The Internet of Things is exciting in many ways. But as small business owners we have to deal in reality. And reality for most of us means the Internet of Things won’t impact our businesses to a significant degree for years to come. I don’t know about you, but in my business we’re still grappling with how to get information to download from one software program to another, without having to hassle for hours poring through online tech boards for a clue as why we can’t get the import/export function to work. When you’re dealing with that level of automation, it’s hard to care much about the refrigerator someday being intelligent enough to tell us it needs filled. And as the Economist Schumpeter columnist notes, maybe there’s a simpler solution. Maybe it’s easier to just open the refrigerator and look.
As Wikipedia notes, about the Internet of Things: “Although the idea is simple, its application is difficult.” Each person is surrounded by 1000 to 5000 objects. For all those objects to be encoded and communicating, it would involve 50 to 100 trillion objects!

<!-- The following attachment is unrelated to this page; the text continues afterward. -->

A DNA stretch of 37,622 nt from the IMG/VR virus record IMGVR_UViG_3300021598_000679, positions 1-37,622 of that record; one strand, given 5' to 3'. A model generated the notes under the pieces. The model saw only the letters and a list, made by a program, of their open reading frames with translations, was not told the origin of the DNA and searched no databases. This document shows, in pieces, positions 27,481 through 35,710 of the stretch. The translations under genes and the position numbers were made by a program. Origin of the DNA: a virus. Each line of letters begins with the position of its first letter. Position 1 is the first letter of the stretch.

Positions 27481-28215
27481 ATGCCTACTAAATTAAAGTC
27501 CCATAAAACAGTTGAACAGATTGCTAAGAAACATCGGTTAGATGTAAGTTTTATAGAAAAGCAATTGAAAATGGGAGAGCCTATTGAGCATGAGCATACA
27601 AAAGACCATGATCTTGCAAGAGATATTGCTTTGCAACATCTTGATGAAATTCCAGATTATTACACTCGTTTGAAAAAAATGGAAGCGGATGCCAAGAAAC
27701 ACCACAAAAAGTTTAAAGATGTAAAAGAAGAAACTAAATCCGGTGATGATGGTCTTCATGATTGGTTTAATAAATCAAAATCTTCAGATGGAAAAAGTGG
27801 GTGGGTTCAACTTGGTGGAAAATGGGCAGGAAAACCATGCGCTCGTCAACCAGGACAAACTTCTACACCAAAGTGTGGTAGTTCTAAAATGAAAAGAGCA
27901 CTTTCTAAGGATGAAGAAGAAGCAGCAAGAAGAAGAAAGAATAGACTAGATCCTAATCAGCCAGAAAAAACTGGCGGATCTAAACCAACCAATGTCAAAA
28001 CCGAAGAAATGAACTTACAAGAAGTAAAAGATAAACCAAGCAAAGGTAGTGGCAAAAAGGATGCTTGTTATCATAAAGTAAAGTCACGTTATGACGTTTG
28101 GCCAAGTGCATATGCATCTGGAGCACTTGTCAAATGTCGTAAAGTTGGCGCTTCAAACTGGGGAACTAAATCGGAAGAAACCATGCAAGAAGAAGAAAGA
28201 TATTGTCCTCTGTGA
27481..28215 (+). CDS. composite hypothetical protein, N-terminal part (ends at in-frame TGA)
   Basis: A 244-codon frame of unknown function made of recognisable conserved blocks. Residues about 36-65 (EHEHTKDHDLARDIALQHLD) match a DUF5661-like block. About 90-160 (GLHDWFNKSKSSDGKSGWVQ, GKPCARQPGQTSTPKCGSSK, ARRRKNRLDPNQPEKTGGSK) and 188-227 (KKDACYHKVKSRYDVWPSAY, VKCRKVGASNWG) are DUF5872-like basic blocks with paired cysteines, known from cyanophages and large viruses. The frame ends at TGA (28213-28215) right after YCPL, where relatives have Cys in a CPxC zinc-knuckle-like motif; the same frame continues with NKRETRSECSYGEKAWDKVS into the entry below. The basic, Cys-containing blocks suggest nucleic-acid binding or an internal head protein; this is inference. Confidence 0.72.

I love technology and what it does for my business. But I’d rather focus on technology we can benefit from in the here and how, rather than something that may not be mature for 10 or who-knows-how-many years.
I’m often pulled in by the cool tech stuff, as you know! But I try hard to stay grounded in reality, for my company and for my clients. Finding the apps and tools and ideas that are relevant and timely, but most of all, practical. I read about one of the recent Internet of Things startups and thought — this is awesome. But I had no intention outside of my own curiosity. Not when half the small companies in the US don’t even have a website! And many more do not yet have a smartphone! Or a Google Places verified listing… You get the idea…
Thanks for the wakeup and smell the coffee post… Is there a thingy for that yet?